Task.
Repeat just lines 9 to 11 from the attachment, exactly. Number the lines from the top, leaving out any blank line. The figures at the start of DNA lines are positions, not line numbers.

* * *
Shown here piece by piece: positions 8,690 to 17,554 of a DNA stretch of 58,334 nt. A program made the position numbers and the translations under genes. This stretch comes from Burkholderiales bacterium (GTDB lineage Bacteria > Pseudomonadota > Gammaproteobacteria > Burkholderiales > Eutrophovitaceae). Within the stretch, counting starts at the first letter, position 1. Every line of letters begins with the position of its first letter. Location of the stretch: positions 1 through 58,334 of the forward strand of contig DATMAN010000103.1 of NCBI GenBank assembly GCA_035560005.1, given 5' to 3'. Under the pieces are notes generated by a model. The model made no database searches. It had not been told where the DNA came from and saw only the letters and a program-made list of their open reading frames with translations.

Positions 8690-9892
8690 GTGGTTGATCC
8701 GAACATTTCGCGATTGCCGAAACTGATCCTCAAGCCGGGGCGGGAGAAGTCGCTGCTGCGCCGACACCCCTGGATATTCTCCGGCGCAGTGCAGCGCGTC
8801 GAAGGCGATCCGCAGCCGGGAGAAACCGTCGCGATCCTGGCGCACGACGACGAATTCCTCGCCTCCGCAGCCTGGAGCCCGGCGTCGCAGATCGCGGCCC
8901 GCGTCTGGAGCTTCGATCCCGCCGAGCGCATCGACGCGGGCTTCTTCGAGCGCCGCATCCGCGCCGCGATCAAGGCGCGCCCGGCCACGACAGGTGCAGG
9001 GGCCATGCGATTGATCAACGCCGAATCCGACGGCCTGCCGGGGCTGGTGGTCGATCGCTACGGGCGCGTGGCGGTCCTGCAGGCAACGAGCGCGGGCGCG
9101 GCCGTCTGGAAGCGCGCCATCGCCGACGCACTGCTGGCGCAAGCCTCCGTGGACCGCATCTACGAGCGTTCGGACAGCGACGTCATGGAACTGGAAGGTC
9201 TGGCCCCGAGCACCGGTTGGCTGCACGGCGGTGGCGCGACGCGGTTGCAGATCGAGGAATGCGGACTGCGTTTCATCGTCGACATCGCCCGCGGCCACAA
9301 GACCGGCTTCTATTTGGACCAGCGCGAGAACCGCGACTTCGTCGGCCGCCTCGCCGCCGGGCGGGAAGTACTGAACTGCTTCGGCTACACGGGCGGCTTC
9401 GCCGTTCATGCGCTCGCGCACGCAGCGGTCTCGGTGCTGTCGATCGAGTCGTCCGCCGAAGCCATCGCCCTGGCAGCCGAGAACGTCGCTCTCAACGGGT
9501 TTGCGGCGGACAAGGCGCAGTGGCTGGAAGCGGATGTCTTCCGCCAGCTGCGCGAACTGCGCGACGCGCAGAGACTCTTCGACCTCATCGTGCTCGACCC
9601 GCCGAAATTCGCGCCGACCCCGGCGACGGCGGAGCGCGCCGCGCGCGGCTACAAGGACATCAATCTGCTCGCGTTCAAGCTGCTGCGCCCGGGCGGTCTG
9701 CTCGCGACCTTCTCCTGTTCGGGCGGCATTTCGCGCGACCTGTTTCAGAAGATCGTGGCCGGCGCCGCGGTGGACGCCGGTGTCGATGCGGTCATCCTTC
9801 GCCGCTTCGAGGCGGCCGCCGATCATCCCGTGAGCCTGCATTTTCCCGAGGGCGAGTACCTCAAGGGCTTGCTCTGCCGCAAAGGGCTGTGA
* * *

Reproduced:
9201 TGGCCCCGAGCACCGGTTGGCTGCACGGCGGTGGCGCGACGCGGTTGCAGATCGAGGAATGCGGACTGCGTTTCATCGTCGACATCGCCCGCGGCCACAA
9301 GACCGGCTTCTATTTGGACCAGCGCGAGAACCGCGACTTCGTCGGCCGCCTCGCCGCCGGGCGGGAAGTACTGAACTGCTTCGGCTACACGGGCGGCTTC
9401 GCCGTTCATGCGCTCGCGCACGCAGCGGTCTCGGTGCTGTCGATCGAGTCGTCCGCCGAAGCCATCGCCCTGGCAGCCGAGAACGTCGCTCTCAACGGGT